Even creepier virginity fetishism

A Japanese company made…well…this…

[A] virgin sex doll, complete with a pop-able hymen! Oozing red lotion refills included, so every time you make sweet love stick it in, she’ll get fake blood all over your sheets.

Ewewewewew.

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Another virgin on eBay

I was wondering why this post, “The virgin on eBay” was so popular again. (As of right now, it’s in the top five highest ranked posts.) It’s because another woman has cashed in on the peculiar fetish to the tune of $32,000, or the equivalent in New Zealand currency.

Egypt calls for a ban of “Virginity kits”

The New York Times reports:

Conservative lawmakers have called for a ban on imports of a Chinese-made kit meant to help women fake their virginity. The Artificial Virginity Hymen kit, which is distributed by the Chinese company Gigimo and costs about $30, is intended to help newly married women fool their husbands into believing they are virgins, an essential marriage requirement for women in much of the Middle East, by leaking a blood-like substance when inserted and broken. Sheik Sayed Askar, a member of the parliamentary committee on religious affairs, demanded the government take responsibility for fighting the product, which he said would make it easier for women to give in to temptation.

Jiggawhat? Faking your virginity kits exist? It’s a sad world that we live in where there is a real market for kits that help women fake their oh so precious virginity.

oh and here’s a little picture for you all:

The virgin on eBay speaks

If for no other reason to have a balanced response to my commentary, I’d suggest reading “Natalie Dylan’s” full apologia:

Like most little girls, I was raised to believe that virginity is a sacred gift a woman should reserve for just the right man. But college taught me that this concept is just a tool to keep the status quo intact. Deflowering is historically oppressive—early European marriages began with a dowry, in which a father would sell his virginal daughter to the man whose family could offer the most agricultural wealth. Dads were basically their daughters’ pimps.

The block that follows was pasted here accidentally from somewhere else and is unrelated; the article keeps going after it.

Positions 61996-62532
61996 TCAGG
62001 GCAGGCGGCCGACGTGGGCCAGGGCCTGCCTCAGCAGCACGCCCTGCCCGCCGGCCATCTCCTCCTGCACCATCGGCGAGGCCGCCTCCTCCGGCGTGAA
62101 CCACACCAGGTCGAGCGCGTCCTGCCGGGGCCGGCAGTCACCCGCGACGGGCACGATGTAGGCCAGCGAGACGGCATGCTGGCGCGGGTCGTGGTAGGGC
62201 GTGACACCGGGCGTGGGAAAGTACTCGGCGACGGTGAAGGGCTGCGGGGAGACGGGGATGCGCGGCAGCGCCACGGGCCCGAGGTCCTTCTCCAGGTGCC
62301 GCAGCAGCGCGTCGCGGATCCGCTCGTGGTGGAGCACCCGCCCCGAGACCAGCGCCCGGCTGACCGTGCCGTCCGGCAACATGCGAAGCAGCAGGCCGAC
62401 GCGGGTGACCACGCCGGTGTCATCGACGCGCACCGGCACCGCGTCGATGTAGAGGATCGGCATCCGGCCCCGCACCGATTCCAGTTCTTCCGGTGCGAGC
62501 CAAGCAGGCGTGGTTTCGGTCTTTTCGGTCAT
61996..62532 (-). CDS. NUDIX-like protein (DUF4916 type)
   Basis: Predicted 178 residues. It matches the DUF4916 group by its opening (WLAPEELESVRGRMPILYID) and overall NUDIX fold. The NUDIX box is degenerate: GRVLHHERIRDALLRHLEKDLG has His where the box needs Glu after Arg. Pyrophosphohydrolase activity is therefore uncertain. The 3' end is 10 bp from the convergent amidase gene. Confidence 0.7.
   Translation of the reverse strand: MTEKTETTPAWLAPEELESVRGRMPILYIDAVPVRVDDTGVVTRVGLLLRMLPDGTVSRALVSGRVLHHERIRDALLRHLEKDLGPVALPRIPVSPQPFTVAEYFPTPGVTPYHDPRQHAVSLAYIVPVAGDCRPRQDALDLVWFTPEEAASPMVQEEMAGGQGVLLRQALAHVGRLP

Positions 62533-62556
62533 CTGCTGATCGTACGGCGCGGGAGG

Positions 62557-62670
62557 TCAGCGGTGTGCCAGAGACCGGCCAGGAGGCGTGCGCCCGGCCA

When I learned this, it became apparent to me that idealized virginity is just a tool to keep women in their place. But then I realized something else: if virginity is considered that valuable, what’s to stop me from benefiting from that? It is mine, after all. And the value of my chastity is one level on which men cannot compete with me. I decided to flip the equation, and turn my virginity into something that allows me to gain power and opportunity from men. I took the ancient notion that a woman’s virginity is priceless and used it as a vehicle for capitalism.

Are you rolling your eyes? I knew this experiment would bring me condemnation. But I’m not saying every forward-thinking person has to agree with what I’m doing. You should develop your own personal belief system—that’s exactly my point! For me, valuing virginity as sacred is simply not a concept I could embrace. But valuing virginity monetarily—now that’s a concept I could definitely get behind. I no longer view the selling of sex as wrong or immoral—my time at college showed me that I had too blindly accepted such arbitrary norms. And for what it’s worth, the winning bid won’t necessarily be the highest—I get to choose.